We don’t need no stinkin’ TV ratings

24Jan07

Since I did my amateur statistician analysis of attendance, why not tackle the inevitable TV ratings issue? It’s All-Star time, which means it’s time for the annual Gary Bettman smoke-and-mirrors show when it comes to the state of the game. You know, the part where Bettman spins every number on the planet — even the number of hockey tape rolls used per game — into a positive indicator for the league.

The TV ratings question of doom always elicits an interesting answer from Bettman. As he told Mike Heika of the Dallas Morning News:

“The answer is we’re working very hard with our partners. Both of our partners tell us not to be concerned, that these things take time. We’re committed to doing the right things over the long haul and we’re confident over time our ratings will grow.”

The media and blogosphere is having a field day with the NHL’s TV ratings. Sure, it’s true that you can’t fully factor in the positive benefits of Slingbox, PVR, and YouTube — technologies that weren’t even around ten years ago — but that’s still an excuse. Until on-demand broadband becomes our everyday way of viewing live sporting events, TV ratings still mean a hell of a lot.

You know what, though? For all of the double-talk and spin Bettman always gives, he does have one truth in there that he always emphasizes: TV sports ratings for team sports across the board have taken a nosedive. The NFL is the leader that everyone wants to emulate but other than that, the evidence shows that the NBA and MLB TV ratings are dipping just like the NHL’s.

NBA
All-Star Game
NBC 2001 5.1/8
NBC 2002 8.2/15
TNT 2003 6.6/12
TNT 2004 5.1/10
TNT 2005 4.9/8
TNT 2006 4.3/8
Total % drop from 2001: 16%

Other Broadcasts (Regular Season, Finals)
NBC 2001 3.0 12.1
NBC 2002 N/A 10.2
ABC 2003 2.6 6.5
ABC 2004 2.4 11.5
ABC 2005 2.2 8.2
ABC 2006 2.2 8.5
Total % drop from 2001: 26% (regular season), 30% (finals)

MLB
All-Star Game
2001 11.0
2002 9.5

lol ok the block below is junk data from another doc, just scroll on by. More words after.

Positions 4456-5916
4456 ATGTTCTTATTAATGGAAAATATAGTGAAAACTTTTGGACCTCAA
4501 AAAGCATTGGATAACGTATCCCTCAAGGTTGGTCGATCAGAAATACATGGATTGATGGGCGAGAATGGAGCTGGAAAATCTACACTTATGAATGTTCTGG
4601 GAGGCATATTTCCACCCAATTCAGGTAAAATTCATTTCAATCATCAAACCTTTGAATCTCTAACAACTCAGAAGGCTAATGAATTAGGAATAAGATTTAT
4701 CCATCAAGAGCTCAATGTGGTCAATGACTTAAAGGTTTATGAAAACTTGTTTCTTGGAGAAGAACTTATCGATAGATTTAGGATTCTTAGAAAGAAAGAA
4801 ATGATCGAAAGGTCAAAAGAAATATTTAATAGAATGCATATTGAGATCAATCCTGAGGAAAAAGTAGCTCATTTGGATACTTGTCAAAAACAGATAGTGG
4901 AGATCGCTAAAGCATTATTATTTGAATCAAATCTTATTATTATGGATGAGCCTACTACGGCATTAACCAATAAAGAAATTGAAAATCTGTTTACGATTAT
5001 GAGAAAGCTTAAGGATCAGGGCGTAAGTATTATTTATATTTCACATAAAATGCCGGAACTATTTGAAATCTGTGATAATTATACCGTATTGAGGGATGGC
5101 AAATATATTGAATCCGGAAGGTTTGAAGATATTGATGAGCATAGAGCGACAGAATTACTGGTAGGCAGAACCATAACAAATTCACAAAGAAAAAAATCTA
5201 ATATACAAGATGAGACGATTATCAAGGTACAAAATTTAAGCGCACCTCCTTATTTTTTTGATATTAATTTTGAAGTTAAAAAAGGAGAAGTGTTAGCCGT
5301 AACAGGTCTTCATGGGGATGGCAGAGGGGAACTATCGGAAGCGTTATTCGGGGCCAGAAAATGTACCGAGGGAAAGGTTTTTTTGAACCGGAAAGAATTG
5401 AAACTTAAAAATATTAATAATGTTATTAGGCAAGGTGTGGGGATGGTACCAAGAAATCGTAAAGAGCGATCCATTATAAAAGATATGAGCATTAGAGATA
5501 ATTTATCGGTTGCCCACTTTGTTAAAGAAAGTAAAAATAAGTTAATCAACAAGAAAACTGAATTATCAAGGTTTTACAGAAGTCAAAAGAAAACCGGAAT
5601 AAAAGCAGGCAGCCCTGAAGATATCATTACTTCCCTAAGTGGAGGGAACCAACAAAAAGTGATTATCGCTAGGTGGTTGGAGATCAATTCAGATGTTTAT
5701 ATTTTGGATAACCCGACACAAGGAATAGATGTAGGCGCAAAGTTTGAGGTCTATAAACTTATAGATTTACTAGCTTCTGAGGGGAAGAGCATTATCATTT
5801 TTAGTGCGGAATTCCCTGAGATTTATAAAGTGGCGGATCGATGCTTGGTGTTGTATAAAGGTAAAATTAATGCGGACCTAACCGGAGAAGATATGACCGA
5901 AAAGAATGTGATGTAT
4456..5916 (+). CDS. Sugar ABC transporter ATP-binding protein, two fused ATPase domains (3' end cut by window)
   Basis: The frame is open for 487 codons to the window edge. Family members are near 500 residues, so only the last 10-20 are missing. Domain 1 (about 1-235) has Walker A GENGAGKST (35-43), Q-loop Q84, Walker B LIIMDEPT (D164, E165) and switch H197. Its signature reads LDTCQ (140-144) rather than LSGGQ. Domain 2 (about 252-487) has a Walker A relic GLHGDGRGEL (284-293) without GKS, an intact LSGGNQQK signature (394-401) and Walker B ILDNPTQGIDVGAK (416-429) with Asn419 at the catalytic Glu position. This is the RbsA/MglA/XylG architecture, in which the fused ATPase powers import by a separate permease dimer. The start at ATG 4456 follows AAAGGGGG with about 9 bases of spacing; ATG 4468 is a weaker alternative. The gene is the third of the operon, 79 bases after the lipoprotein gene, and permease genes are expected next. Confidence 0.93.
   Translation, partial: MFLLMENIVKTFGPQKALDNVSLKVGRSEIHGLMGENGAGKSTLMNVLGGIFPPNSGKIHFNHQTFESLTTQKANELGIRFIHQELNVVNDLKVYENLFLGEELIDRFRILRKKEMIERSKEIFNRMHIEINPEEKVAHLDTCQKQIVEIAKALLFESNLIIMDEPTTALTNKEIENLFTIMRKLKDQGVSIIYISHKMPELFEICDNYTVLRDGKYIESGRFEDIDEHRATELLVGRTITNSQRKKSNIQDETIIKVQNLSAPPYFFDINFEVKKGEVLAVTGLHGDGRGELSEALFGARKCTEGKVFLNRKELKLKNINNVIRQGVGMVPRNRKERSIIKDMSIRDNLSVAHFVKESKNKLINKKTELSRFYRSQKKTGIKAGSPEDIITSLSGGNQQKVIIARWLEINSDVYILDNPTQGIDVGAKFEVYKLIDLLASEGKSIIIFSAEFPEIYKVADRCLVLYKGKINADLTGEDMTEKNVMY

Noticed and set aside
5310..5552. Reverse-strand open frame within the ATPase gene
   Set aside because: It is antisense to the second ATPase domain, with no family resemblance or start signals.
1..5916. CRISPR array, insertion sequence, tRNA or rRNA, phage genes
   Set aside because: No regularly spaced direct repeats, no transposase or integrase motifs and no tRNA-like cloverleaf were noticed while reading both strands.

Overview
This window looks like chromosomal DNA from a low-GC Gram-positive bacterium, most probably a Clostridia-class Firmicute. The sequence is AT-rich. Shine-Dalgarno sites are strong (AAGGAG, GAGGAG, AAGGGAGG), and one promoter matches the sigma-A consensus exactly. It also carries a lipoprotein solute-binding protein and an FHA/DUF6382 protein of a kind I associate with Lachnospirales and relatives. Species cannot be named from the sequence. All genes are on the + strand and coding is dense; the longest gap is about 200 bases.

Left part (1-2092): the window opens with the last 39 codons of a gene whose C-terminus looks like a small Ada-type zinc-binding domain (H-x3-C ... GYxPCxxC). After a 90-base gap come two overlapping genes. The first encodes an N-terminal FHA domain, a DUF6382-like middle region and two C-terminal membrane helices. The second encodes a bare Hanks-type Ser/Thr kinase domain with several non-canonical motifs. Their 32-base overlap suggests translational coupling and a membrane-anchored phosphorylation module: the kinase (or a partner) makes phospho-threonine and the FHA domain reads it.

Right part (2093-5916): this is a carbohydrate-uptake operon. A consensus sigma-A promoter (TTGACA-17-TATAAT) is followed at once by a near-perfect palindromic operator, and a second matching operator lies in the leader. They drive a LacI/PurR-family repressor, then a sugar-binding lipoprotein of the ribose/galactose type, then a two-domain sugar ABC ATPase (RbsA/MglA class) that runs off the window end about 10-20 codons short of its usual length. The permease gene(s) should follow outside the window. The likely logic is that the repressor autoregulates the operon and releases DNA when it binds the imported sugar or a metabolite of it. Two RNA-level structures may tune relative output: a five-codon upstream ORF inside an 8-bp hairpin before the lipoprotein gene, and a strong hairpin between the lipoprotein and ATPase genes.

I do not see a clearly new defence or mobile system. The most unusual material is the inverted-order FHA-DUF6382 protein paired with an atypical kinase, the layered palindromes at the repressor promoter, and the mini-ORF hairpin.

2003 9.5
2004 8.8
2005 8.1
Total % drop from 2001: 26%

World Series
2001 15.7
2002 11.9
2003 13.9
2004 15.8 (BoSox win)
2005 11.1
Total % drop from 2001: 30%

NHL
All-Star Game
2000 ABC 2.7
2001 ABC 1.7
2002 ABC 1.8
2003 ABC 1.7
2004 ABC 1.8
Total % drop from 2000: 33%

Other Broadcasts (Regular Season, Cup Finals)
2000-01 ABC 1.1 3.3
2001-02 ABC 1.4 3.6
2002-03 ABC 1.1 2.9
2003-04 ABC 1.1 2.6
2005-06 NBC 1.0 2.3
Total % drop from 2000-2001: 30% (Finals)

Now I’m nowhere near an expert on these numbers so I’m sure there is some further information I am totally oblivious about, but in terms of pure rating numbers you can see where things are trending. Depending on how you look at it, you can say that the NHL is bleeding viewers as much as the other leagues. Is that good news or bad news? Which side of the spin do you want to believe? Of course there’s always going to be an ebb and flow to TV ratings depending on what teams are involved and who’s popular at the time. But as a whole, the entire TV sports landscape looks, well, pretty dismal.

Sure, you could say that the NHL is just following the trend of other TV sports. I suppose that’s good news if saying “Everyone else is doing terrible so we’re on par!” is positive. The realistic point of view is this: hockey on television, for whatever reason, has eroded down to its core audience. There was a bump in the mid-90s thanks to the publicity of the New York Rangers ’94 Cup victory, the mid-90s Red Wings juggernaut, and the end of the Wayne Gretzky era. Then, as we entered the new millennium and other sports TV ratings slipped, the NHL shot itself in the foot even further by allowing the awful style of clutch-and-grab to take over.